Last week, Iran’s Islamic Revolutionary Guard Corps (IRGC) launched 14 missiles that landed near the U.S. consulate in Erbil, northern Iraq—though strangely, the IRGC said it was aiming for an unspecified Israeli “strategic center.”
Nonetheless, the Biden administration continues negotiations with Iran in Vienna—meant to reward Iran with a $90 billion “signing bonus” and a clear path to nuclear weapons.
In response to this attack—as well as leaks about dangerous concessions to Iran in the nuclear talks—some 20 U.S. House representatives, including 12 Democrats, sent a message to President Biden expressing grave doubts about any deal. Their letter concluded, “it is hard to envision supporting an agreement along the lines being publicly discussed.”
Their assessment is an understatement. The deal Team Biden is pushing in Vienna is a triumph of obsession over reason. It is not only hard to support, it’s frightening.
Biden promised in 2020 an “unshakeable commitment to prevent Iran from acquiring a nuclear weapon.” Read that again. This noble and necessary goal would have required strengthening the 2015 Joint Comprehensive Plan of Action (JCPOA), since that document gave Iran a prescribed path to nuclear weapons over 15 years.
Yet the current deal reportedly fails to tighten restrictions on the Islamic Republic—it actually loosens limits on uranium enrichment, from 3.67% in the old deal to 20%, a threshold hurdle on the path to nuclear weapons.
Unfortunately, Iran has already been enriching to 60% purity—giving it a current nuclear breakout time of just six months. Suffice it to say, the new deal—called JCPOA 2—puts the lie to Biden’s promise of a more robust agreement: It does absolutely nothing to prevent Iran from acquiring a nuclear weapon.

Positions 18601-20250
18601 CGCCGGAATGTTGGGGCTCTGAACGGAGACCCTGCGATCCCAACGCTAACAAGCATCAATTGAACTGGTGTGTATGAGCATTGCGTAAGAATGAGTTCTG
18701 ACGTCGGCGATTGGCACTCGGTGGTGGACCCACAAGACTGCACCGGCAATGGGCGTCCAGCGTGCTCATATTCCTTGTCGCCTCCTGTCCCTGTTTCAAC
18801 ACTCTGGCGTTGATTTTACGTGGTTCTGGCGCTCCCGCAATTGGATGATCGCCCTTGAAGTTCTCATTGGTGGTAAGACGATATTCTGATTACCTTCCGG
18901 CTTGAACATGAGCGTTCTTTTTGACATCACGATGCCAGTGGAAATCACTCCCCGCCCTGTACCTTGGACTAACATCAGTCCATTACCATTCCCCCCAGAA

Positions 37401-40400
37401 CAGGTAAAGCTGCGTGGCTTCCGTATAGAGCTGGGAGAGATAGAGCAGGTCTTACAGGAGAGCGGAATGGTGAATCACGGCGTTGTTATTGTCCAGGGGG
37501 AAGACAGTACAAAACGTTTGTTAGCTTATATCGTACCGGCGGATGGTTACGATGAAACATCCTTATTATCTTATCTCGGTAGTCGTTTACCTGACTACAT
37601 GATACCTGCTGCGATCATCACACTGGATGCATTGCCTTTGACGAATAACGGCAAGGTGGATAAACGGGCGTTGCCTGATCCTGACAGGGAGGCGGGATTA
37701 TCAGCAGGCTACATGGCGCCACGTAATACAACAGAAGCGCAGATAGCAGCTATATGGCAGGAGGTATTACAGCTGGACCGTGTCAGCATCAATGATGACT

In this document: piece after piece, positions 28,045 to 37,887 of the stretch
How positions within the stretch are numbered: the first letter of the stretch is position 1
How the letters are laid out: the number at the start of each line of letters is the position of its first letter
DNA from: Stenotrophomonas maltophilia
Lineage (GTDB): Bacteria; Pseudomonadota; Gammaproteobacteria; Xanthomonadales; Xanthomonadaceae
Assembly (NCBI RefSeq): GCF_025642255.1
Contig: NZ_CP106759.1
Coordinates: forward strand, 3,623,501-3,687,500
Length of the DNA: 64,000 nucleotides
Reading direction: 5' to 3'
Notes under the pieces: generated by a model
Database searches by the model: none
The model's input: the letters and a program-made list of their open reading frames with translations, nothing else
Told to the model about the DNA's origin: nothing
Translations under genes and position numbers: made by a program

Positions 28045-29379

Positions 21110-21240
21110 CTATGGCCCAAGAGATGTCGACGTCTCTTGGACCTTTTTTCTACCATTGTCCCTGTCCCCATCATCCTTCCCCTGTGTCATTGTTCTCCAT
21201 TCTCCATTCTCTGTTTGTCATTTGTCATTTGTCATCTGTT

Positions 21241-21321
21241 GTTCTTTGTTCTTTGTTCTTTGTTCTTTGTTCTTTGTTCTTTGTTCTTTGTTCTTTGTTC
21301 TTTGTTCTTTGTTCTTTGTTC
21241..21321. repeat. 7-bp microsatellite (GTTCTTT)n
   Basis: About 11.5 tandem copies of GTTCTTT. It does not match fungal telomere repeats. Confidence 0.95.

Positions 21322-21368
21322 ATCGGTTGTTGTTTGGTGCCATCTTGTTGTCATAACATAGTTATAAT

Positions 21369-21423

Not only will the deal being cooked up by Germany, France, the United Kingdom, China, Russia and the United States allow Iran to develop nuclear weapons, it will also permit Tehran to continue developing the intercontinental ballistic missiles (ICBMs) needed to launch their nukes against enemies globally.
It will in no way limit Iran’s motivation or ability to sponsor violent jihad in Yemen, Lebanon, Iraq, Syria or Latin America, where it has been increasingly active.
That’s why, just two weeks ago, the powerful Arab Quartet Committee—comprised of Saudi Arabia, the United Arab Emirates, Bahrain and Egypt—issued a statement urgently warning the Biden administration against any deal that would give Iran nukes, permit its ICBMs, or support its terrorism in the Middle East.
It’s also why Saudi and UAE leaders refused calls from President Biden to discuss increasing oil output.
Clearly, the new deal will in no way inhibit Iran’s threats or acts of war against Israel. As evidenced by Tehran’s recent attack on our consulate in northern Iraq, neither will the agreement stop them from aggression toward the United States.
In fact, the Biden strategy—led by U.S. Iran envoy Robert Malley—promises to make the world’s largest state sponsor of terrorism even more terrifying.